Alison moved into Sarah House looking for safety. A transsexual person, HIV+, she had struggled for years to come to terms with her complicated biology.
In 1997, Brad’s family moved him to Sarah House in order that we might care for him in the last months before his death. Thankfully, that was not to be.
For eight years, Chuck was an estate manager for a large piece of property on Montecito. When he became too weak to carry on, he moved into Sarah House for hospice care.
After being released from a six year term in Chowchilla State Prison for sales of narcotics, I was fortunate enough to be allowed to parole to Sarah House.
On Monday morning, I went along with the Hospice nurse over to a small room on Robbins Street, a converted garage really. “Bill White” was lying in the middle of a tiny room, lying on a mattress badly stained with sweat and urine.
Karyn moved in today after six months as a patient at City of Hope. Her treatments for a virulent leukemia were unsuccessful. She desperately wanted to come home and see the coastline one more time.
Recently a woman living through her last weeks of HIV moved into the House. Her T-cell count was 1. Veronica had lived the last few months in the Psychiatric Health Facility. Now she was dying.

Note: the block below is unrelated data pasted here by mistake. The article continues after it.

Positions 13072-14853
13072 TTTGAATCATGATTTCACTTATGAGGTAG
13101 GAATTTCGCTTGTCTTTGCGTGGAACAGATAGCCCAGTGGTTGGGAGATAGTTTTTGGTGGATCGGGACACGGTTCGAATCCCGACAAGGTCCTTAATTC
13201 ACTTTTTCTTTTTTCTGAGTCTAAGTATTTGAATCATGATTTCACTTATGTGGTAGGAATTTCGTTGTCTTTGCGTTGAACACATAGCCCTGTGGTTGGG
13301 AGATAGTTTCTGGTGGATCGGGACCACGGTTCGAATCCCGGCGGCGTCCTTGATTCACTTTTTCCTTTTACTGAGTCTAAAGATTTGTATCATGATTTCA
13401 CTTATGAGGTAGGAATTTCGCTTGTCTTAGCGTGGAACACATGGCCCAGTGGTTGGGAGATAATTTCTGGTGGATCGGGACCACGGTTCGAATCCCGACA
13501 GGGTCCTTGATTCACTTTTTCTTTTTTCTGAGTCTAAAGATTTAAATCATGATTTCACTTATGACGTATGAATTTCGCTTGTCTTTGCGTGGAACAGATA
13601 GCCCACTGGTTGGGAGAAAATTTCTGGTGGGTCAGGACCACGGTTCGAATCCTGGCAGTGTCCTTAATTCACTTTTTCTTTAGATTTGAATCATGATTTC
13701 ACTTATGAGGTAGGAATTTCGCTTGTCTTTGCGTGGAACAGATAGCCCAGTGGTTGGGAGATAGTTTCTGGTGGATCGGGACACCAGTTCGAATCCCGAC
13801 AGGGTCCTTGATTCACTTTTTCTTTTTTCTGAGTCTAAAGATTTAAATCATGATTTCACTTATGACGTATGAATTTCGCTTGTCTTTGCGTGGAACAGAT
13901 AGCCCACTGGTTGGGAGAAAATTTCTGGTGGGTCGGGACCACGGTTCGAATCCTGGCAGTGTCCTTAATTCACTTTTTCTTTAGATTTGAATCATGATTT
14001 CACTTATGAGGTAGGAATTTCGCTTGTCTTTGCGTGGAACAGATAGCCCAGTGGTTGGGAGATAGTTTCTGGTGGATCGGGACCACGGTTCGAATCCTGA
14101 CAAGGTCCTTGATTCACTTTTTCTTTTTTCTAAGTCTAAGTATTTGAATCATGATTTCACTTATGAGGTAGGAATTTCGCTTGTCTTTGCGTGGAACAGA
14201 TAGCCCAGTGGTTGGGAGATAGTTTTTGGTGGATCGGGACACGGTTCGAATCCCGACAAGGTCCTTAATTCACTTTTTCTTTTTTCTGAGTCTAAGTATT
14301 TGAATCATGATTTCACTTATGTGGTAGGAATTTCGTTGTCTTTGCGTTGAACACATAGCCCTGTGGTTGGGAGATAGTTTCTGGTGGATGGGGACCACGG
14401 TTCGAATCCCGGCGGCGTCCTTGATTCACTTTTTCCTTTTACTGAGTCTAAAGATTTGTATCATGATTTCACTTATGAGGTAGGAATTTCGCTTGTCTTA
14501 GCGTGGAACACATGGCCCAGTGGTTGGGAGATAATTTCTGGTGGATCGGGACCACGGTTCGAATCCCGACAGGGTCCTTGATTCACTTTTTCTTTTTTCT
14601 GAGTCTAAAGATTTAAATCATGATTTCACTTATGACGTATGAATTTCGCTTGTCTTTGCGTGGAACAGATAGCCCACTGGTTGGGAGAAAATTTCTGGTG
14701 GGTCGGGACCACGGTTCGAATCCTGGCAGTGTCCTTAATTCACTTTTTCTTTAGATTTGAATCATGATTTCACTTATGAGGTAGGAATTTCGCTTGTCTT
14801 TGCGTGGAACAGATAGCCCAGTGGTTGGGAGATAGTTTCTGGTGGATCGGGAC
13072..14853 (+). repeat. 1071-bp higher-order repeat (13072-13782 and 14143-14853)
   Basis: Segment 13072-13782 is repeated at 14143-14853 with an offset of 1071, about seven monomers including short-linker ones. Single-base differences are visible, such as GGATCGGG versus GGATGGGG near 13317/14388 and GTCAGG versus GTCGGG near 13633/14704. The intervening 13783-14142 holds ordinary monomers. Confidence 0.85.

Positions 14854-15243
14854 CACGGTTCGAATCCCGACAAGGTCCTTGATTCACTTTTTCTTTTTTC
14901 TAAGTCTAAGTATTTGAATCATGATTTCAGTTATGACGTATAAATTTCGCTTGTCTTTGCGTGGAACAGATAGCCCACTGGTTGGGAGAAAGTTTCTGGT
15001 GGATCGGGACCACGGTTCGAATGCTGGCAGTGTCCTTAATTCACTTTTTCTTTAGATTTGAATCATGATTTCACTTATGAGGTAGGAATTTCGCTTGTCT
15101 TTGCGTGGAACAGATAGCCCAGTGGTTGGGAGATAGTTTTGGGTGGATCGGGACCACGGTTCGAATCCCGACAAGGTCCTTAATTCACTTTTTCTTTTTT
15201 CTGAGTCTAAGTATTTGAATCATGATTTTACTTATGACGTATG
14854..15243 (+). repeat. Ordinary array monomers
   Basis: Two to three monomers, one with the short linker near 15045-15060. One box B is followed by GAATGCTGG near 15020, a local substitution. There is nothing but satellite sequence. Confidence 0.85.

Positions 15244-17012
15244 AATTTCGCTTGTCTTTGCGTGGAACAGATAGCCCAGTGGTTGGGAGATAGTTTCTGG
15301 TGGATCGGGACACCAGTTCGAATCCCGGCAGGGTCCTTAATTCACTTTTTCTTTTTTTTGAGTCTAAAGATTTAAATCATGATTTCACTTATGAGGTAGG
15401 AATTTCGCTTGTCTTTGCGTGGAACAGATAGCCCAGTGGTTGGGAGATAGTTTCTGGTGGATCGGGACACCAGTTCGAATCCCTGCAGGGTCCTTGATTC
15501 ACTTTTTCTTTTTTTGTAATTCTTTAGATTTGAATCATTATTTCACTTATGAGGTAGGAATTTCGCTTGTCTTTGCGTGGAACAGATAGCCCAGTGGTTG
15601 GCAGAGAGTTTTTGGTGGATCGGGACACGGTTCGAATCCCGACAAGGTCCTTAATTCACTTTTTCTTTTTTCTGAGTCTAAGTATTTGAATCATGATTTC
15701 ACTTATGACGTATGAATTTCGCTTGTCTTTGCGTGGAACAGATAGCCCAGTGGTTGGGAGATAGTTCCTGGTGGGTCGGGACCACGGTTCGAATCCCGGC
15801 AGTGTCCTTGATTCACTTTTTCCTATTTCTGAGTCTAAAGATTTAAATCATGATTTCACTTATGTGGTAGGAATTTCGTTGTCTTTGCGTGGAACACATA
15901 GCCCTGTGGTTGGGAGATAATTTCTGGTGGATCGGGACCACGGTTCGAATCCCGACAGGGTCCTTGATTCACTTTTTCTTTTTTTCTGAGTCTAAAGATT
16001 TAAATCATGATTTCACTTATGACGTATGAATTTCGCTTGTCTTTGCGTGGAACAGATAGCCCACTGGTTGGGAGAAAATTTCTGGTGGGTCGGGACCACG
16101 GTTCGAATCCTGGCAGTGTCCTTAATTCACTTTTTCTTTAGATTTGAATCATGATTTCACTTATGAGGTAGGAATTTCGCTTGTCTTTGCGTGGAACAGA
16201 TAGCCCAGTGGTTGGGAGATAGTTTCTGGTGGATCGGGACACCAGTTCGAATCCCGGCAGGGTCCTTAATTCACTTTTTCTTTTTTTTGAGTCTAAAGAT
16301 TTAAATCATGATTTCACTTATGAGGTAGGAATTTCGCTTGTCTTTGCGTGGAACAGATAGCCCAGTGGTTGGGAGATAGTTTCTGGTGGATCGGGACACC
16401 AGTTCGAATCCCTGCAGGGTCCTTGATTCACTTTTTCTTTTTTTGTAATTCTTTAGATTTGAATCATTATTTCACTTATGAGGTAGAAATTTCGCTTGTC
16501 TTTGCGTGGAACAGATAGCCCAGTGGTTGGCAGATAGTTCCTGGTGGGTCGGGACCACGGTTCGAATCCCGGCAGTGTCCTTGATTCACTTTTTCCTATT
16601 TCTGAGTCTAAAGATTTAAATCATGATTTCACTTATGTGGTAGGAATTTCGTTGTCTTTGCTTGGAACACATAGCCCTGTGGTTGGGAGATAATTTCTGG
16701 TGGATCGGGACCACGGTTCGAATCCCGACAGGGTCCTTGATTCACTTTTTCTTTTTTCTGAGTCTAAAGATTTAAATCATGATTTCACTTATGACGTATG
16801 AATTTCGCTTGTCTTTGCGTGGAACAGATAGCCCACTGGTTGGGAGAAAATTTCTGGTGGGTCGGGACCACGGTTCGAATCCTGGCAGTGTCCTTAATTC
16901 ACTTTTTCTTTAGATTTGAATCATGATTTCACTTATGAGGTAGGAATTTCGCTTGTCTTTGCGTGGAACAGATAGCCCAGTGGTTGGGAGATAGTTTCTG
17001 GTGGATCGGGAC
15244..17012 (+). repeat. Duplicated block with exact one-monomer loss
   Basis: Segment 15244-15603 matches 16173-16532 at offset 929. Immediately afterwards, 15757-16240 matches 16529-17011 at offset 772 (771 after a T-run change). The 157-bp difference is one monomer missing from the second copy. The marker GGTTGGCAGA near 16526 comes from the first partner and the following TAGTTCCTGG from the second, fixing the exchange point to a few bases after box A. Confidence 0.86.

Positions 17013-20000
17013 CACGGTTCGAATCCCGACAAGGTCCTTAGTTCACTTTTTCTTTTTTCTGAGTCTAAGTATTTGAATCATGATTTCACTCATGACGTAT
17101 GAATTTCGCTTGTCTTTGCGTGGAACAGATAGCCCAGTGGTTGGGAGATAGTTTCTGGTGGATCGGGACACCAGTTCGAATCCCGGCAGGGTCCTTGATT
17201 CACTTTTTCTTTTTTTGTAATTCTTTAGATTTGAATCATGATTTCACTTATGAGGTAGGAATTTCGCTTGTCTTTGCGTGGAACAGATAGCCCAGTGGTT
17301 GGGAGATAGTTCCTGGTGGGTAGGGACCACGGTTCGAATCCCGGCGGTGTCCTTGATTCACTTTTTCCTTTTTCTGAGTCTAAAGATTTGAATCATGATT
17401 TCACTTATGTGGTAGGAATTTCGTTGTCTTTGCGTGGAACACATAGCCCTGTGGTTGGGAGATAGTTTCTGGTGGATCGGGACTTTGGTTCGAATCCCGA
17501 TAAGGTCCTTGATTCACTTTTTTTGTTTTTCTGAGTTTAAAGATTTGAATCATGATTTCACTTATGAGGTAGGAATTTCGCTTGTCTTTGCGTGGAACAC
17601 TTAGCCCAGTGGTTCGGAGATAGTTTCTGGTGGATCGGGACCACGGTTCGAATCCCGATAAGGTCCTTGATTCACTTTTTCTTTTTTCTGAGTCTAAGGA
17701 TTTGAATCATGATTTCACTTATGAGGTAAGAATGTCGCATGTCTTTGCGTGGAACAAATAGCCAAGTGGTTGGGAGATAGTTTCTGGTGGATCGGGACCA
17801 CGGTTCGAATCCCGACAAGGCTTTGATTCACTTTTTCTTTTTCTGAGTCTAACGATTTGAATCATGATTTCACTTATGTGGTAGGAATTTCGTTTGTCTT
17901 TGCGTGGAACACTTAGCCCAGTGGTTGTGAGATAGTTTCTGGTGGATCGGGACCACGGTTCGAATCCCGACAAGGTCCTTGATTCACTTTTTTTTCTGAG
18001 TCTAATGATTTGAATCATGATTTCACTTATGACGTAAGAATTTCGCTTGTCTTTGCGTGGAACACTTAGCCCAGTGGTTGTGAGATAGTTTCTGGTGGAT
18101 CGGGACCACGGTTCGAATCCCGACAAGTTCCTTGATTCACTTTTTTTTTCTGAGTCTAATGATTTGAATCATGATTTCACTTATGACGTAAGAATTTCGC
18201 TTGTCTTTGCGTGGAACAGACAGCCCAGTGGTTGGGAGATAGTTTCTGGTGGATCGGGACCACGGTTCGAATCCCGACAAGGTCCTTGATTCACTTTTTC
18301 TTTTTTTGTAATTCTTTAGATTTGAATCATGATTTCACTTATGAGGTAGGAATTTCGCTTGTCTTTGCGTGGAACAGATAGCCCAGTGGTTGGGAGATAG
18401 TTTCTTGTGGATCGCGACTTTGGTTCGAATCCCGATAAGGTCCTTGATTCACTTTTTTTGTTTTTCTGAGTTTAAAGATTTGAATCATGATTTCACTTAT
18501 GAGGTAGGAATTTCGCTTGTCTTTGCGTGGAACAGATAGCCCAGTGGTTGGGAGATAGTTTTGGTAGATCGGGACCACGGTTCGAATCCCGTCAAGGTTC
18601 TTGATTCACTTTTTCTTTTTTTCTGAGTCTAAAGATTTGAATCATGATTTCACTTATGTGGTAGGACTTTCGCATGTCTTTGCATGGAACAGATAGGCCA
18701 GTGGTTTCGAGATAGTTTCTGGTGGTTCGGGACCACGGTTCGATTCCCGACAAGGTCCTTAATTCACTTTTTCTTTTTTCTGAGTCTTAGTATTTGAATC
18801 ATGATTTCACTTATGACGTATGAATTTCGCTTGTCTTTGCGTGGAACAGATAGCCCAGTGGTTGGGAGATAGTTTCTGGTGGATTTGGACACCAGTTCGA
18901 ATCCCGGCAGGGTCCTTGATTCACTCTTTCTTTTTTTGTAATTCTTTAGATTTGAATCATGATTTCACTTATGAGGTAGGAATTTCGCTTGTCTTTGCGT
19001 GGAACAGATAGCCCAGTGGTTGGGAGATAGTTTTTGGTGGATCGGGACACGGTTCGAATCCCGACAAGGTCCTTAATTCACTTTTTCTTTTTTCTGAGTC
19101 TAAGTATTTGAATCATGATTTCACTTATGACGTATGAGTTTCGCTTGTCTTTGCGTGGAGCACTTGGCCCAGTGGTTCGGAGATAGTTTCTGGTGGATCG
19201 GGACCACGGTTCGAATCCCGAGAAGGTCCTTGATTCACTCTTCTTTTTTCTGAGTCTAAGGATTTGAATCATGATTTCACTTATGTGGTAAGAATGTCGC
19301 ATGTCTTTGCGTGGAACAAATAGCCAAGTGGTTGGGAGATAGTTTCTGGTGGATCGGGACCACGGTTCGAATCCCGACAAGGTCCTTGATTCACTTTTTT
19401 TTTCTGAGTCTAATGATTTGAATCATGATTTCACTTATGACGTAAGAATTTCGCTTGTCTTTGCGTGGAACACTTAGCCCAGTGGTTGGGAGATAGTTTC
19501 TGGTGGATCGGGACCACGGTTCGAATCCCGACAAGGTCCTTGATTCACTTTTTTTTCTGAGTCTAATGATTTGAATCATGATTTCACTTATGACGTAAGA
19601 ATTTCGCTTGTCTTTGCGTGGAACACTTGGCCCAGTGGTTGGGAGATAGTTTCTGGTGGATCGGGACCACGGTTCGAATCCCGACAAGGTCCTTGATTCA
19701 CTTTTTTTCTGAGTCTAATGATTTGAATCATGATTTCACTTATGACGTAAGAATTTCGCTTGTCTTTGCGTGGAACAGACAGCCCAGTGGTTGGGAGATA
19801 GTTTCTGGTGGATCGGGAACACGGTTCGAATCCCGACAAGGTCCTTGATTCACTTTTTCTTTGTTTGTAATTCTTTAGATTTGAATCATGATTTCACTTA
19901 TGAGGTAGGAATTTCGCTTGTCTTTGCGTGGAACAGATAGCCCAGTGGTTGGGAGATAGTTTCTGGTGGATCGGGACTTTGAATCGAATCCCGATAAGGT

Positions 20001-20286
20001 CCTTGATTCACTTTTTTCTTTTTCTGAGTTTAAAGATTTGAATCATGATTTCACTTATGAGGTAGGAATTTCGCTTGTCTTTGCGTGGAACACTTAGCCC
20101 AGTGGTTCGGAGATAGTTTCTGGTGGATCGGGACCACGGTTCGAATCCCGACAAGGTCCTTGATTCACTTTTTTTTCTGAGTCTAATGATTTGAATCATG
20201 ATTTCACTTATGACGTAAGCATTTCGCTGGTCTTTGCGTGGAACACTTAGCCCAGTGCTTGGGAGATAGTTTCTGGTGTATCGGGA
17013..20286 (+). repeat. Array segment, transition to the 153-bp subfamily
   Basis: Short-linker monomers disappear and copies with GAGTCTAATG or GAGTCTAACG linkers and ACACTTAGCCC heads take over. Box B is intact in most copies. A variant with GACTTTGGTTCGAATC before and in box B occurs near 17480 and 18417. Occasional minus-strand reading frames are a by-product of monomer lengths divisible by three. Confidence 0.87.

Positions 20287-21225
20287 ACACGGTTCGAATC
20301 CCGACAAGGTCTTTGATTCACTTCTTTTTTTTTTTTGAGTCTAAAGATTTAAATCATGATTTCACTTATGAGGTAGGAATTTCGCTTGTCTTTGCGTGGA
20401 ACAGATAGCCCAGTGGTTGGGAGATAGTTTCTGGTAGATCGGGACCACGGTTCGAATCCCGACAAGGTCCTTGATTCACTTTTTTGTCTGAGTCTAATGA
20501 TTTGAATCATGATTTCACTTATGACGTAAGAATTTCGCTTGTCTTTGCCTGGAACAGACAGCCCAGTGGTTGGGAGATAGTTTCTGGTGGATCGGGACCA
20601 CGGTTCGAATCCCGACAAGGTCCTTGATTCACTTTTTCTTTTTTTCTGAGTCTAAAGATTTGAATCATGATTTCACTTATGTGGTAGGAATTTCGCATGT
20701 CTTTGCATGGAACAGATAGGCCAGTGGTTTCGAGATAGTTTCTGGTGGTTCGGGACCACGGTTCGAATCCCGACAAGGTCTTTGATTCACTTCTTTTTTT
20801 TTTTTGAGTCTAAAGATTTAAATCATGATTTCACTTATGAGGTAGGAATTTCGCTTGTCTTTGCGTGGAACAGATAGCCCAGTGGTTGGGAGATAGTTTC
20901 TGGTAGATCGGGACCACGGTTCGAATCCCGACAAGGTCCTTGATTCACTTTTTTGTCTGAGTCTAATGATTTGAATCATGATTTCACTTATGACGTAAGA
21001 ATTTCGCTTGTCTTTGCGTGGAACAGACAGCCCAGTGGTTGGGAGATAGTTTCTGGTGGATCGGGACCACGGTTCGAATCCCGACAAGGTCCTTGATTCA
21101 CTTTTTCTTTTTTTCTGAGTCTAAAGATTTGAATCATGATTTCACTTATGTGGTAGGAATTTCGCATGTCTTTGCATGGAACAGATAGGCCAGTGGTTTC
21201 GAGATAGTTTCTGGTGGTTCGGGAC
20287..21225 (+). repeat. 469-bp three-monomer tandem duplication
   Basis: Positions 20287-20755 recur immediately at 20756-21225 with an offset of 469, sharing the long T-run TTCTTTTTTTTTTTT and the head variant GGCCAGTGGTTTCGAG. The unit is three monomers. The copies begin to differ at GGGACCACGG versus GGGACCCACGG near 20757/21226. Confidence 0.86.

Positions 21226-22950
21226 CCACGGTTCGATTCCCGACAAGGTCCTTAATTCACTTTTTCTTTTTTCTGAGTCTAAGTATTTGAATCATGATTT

Maria, 40 years old, was the youngest child of a strong Catholic family who had raised their six children in the Santa Barbara area. Mom and Dad, now in their seventies, and all six children along with various spouses and children were devastated to find out that Aunt Maria had a large and growing brain tumor.
Ramon, a hardened man with a history of incarceration, had lived outside for the past ten years. His “homeboys” would no longer let him come stay at their house because “he gets too crazy”.
Robin Josephson 1955 – 2009
I have learned that the meaning of extraordinary kindness at Sarah House is something that we should all incorporate into our lives, in all our interactions with others. I saw the unconditional love and acceptance open the heart of my brother in his last days and touch the hearts and minds of all his friends who witnessed the many acts of love he received. Thank you for giving my brother so much, as he had so little.